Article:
Berlusconi crisis hits nuclear revival
An octogenarian cancer surgeon controversially chosen by Silvio Berlusconi to lead the relaunch of Italy’s nuclear industry says he did not really want the job and that his appointment may yet be stalled by the possible collapse of the prime minister’s centre-right government.
With Italy the only member of the G8 without nuclear power, restoring the country’s industry after a 23-year moratorium was a major policy platform in Mr Berlusconi’s 2008 election campaign. But paralysis within the government caused by corruption scandals and internal rifts has set the timetable back.
The appointment of Umberto Veronesi triggered widespread criticism on the grounds of his age – he will be 85 later this month – and the fact that he is a cancer surgeon and not a nuclear expert.
A key step to start the process was the nomination of the head of a new Nuclear Safety Agency but the cabinet’s choice this month of Umberto Veronesi triggered widespread criticism on the grounds of his age – he will be 85 later this month – and the fact that he is a cancer surgeon and not a nuclear expert. Two other officials named to the board also have no nuclear expertise.
“I was not so willing to do it, but they asked me,” Dr Veronesi said. “But it was hard to say no.”
He also points out that his confirmation by parliament could yet be stalled or derailed with both chambers tied up with addressing more important business ahead of votes of no confidence in Mr Berlusconi’s government that are due to be held on December 14.
Mr Berlusconi has a slim majority in the senate but risks losing his majority in the lower house.
Despite his lack of nuclear expertise, Dr Veronesi has two strong factors in his favour when it comes to persuading a sceptical Italian public to accept the return of nuclear power after voting in 1987 to dismantle the country’s four existing reactors in the wake of the Chernobyl disaster in Ukraine.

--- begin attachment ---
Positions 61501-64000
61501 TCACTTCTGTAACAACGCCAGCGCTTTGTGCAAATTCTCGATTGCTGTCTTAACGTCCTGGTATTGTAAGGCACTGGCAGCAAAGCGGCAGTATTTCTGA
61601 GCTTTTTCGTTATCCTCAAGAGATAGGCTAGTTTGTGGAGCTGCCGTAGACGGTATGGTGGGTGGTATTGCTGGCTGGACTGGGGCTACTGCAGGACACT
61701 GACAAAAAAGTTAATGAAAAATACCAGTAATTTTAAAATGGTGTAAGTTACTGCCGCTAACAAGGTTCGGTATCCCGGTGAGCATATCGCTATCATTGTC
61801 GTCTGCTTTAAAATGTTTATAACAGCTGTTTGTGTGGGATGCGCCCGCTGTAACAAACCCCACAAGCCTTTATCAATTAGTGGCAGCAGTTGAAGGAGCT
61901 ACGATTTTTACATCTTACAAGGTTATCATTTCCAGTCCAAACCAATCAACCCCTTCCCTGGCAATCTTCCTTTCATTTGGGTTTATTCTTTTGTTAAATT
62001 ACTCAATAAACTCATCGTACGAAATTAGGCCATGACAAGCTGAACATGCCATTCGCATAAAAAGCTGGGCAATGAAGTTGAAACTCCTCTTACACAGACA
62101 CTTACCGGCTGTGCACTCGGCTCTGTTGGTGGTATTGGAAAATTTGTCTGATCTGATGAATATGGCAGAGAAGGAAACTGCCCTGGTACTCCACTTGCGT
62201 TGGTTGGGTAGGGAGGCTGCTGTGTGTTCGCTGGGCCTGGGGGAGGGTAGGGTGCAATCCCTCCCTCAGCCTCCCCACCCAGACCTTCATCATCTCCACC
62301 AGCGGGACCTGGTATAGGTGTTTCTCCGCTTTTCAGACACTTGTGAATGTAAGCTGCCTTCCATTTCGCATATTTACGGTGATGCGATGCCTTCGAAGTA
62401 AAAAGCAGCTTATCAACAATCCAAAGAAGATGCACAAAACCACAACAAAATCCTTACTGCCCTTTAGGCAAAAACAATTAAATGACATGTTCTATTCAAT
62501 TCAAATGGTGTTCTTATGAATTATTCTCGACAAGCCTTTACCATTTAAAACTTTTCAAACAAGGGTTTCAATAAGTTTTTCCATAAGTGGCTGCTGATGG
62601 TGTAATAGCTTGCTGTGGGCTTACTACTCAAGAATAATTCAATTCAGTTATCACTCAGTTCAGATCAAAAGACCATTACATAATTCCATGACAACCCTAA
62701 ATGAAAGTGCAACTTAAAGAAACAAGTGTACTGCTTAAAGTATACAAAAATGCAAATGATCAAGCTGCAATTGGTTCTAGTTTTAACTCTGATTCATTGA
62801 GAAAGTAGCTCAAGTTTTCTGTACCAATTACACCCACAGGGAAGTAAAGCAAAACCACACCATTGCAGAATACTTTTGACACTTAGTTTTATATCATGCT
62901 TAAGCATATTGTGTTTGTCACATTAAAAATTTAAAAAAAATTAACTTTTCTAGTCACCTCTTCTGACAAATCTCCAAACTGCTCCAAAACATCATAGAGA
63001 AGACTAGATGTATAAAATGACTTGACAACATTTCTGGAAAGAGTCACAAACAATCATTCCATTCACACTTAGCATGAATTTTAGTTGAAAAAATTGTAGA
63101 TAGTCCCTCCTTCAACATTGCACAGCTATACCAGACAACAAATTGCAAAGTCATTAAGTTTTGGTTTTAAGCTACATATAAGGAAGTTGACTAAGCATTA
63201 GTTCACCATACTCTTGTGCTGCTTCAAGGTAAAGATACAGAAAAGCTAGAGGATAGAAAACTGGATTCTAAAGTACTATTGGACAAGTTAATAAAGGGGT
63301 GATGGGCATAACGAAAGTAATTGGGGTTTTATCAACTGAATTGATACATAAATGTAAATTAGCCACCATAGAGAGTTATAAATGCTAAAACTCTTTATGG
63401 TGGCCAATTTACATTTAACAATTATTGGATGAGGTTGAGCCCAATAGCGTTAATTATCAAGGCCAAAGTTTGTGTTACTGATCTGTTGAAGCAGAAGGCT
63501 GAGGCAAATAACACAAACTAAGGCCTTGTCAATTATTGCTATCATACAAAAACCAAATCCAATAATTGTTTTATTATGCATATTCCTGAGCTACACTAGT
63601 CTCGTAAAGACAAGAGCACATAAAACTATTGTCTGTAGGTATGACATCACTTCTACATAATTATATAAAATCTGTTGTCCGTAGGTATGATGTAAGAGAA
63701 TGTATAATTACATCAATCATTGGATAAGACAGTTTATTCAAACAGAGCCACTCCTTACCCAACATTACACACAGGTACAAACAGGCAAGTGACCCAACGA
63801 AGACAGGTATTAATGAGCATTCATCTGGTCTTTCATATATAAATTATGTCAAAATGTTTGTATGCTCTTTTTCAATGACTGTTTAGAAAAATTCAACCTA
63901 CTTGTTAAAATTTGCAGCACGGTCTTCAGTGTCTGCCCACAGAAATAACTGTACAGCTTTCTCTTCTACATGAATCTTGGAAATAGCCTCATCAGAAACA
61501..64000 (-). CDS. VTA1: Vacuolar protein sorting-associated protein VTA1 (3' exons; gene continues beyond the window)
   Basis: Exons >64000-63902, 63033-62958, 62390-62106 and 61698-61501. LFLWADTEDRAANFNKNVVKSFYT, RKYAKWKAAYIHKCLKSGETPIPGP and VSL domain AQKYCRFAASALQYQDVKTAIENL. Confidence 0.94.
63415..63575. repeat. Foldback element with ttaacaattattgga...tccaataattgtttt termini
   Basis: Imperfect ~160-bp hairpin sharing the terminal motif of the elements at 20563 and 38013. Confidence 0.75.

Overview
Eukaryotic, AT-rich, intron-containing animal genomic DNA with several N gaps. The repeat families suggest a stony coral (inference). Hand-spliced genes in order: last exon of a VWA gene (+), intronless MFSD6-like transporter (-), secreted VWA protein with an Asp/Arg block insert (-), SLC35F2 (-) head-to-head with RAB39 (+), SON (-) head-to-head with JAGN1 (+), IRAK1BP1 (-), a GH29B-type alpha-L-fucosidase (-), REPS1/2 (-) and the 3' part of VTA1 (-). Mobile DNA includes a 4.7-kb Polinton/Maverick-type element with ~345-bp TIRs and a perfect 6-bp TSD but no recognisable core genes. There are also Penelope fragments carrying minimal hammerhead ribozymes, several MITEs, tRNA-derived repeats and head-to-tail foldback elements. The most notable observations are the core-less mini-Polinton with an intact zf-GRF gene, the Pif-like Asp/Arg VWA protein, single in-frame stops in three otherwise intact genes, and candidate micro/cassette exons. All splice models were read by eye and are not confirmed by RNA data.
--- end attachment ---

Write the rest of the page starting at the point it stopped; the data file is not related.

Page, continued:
First Dr Veronesi is one of Italy’s most respected scientists for his pioneering work in treating breast cancer as well as his campaigns to protect people from cancer risks in industry, such as from asbestos and chemicals. As a former health minister and still a senator for the opposition Democratic party, he does not risk being labelled a government stooge.
“They chose me for my credibility as a scientist and as someone from the opposition,” he said, also pointing out that he was once a strong opponent of nuclear power.
If confirmed then Dr Veronesi’s first task will be to set up the agency on a limited budget with a staff of some 100 to be taken from a limited pool of nuclear scientists.
Once formed the Nuclear Safety Agency is to decide how many reactors Italy needs, whether to choose competing types offered by France’s EDF and Westinghouse of the US and, probably most controversial of all, where to put them.
The government has stripped Italy’s regional governments of their powers of veto over choice of location, but Dr Veronesi admitted that political realities mean he needed to have local governors on his side.
Observers said this probably means that Lazio, the central region surrounding Rome, is a prime candidate, as it is already home to two mothballed nuclear plants and its administration is led by Mr Berlusconi’s People of Liberty party.
The current timetable envisages construction starting in 2013. Enel, the state-controlled utility which has set up a nuclear joint venture with EDF, believes new reactors can come on stream by 2020, but Dr Veronesi hoped construction can be quicker.
Italy must also decide on a solution for its nuclear waste, an issue that has never been resolved since decommissioning. Dr Veronesi believes the answer could lie outside the country as European nuclear agencies seek to identify a maximum of three sites for common use.